Flossie at School
– Alden Nowlan
Five laths in a cotton dress
was christened Flossie
and learned how to cry,
her eyes like wet daisies
behind thick glasses.
She was six grades ahead of me
and wore bangs; the big boys
called her “The Martian,”
they snowballed her home,
splashed her with their bicycles,
left horse dung in her coat pockets.
She jerked when anyone spoke to her,
and when I was ten
I caught up with her one day
on the way home from school,
and said, Flossie I really like you
but don’t let the other kids know I told you,
they’d pick on me, but I do like you,
I really do, but don’t tell anybody.
And afterwards I was ashamed
for crying when she cried.
For more about Alden Nowlan, click here.
Alison’s Facebook page.
Photograph by Dave Vanderkop
Photo by Dave.
This is the view from the balcony in Vernassa, Cinque Terre, Italy. The little restaurant below is called Ristorante Gambero Rosso which you can see if you really squint your eyes and focus carefully on the awning. It serves amazing stuffed mussels and delicious local wine. We stood under their awning watching the craziest thunder and lightning storm until we decided to go in and enjoy their hospitality.They even helped us find a room on a dark and rainy Sunday night.
Picture by Dave.
Photograph by Dave Vanderkop
On Dollarton Highway in North Vancouver there’s a beautiful, rustic little chapel. Every day I look at it and feel transported to another time. It helps me breath a sigh of relief when I come over the bridge from work to my quiet little part of the world near the water. It’s small white self feels like the centre of another time and it signals to me “I am home”. I asked Dave to take a photo of it and he asked whether I preferred the black and white version or the colour one. Truthfully, the difference in colour renders the picture in such a different way, it’s hard to say. Thanks to Dave here is a picture of my little chapel – both in black & white and colour.
Church on Dollarton Hwy – North Vancouver
Johnny & Tessa
I had been counting down the days at work. “One more month.” I would scream from my office. “Two and half weeks. That’s 14 phone calls and several texts.” “Guess what? Now 19 more hours.” “Until what?” they finally asked. “Until my brother and his wife come.” “That’s it?”they asked. “Yes, that’s it.” “Awww.” I heard my one co-worker say. I couldn’t tell if he was charmed or disturbed. But my excitement was (is real). You see, my brother and his family live on the other side of the country. And even though we manage to talk a few times a week, the day to day living that closely knits relationships together is absent.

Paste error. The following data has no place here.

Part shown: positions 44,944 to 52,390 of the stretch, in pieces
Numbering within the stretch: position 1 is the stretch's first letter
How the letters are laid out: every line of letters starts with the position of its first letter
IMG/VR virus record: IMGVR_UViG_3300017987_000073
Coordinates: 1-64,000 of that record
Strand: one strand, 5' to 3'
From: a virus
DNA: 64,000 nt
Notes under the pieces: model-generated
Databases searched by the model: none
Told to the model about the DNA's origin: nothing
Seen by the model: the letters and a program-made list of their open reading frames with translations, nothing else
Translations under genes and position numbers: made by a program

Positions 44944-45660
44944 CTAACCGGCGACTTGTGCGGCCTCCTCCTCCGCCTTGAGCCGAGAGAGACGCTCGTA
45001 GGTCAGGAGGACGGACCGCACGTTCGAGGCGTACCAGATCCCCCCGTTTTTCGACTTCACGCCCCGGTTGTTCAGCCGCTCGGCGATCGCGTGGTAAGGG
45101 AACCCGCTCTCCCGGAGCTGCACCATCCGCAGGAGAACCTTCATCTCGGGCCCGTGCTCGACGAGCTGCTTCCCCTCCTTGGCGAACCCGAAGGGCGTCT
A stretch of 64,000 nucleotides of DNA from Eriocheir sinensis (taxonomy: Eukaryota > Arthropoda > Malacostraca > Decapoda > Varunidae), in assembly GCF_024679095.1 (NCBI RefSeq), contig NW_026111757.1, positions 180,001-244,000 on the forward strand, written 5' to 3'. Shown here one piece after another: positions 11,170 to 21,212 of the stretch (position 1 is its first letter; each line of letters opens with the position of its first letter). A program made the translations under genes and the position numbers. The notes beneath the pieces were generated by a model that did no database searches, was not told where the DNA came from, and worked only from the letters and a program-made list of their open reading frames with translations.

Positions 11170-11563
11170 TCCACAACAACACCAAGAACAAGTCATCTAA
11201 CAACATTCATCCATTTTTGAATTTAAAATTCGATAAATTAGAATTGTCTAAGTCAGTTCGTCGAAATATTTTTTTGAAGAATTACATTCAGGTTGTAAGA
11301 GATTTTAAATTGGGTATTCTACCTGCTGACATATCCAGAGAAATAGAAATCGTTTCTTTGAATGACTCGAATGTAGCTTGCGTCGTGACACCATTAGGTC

And I feel that absence. I always have even though I chose to live on the opposite side of the country. It’s what I refer to as the ‘hole’ in my existence. But we work hard at knitting closeness over distance. And it is ok because we have a natural affinity for closeness. For the knowingness of each other – our foibles, our loves, our idiosyncrasies – how each of us is a part of the other – in looks – in memory – in tastes – in family culture. It’s like fitting into a puzzle.
It’s fair to say that my anticipation is equal to the sadness I know I will feel when it all ends. On the first day of our visit we went to a pub and Dave was explaining that I was already incredibly sad at having to say goodbye – at which my sister-in-law exclaimed ‘No?!” (likely with some alarm). And like an actress on set, I said “YES” and the inevitable march towards tears began as if on cue. But I managed to stop (mainly because I was told to:) but also because I didn’t want to ruin the vacation by not completely enjoying the moment – the kind of moment I wish I could have much more of.
That was the start of a two week vacation that melted the years and the distance away. Great friendships with brothers and old girlfriends (my brother married my best friend from high school) don’t fade away. They just need to be tended to once in awhile. And that’s what we did. We laughed, sang, (drank), danced our asses off, napped, read, ate like kings, giggled and took everything that life had to offer.
Was I sad when my brother and Alison left? Yes. Did I cry? Yes. But something happened that I didn’t expect. And that is that our visit made me feel hopeful – like the four of us have many more adventures in us and for that I am thankful.
The fine picture attached was taken by Dave who caught almost all of the best moments with his incredible eye for life.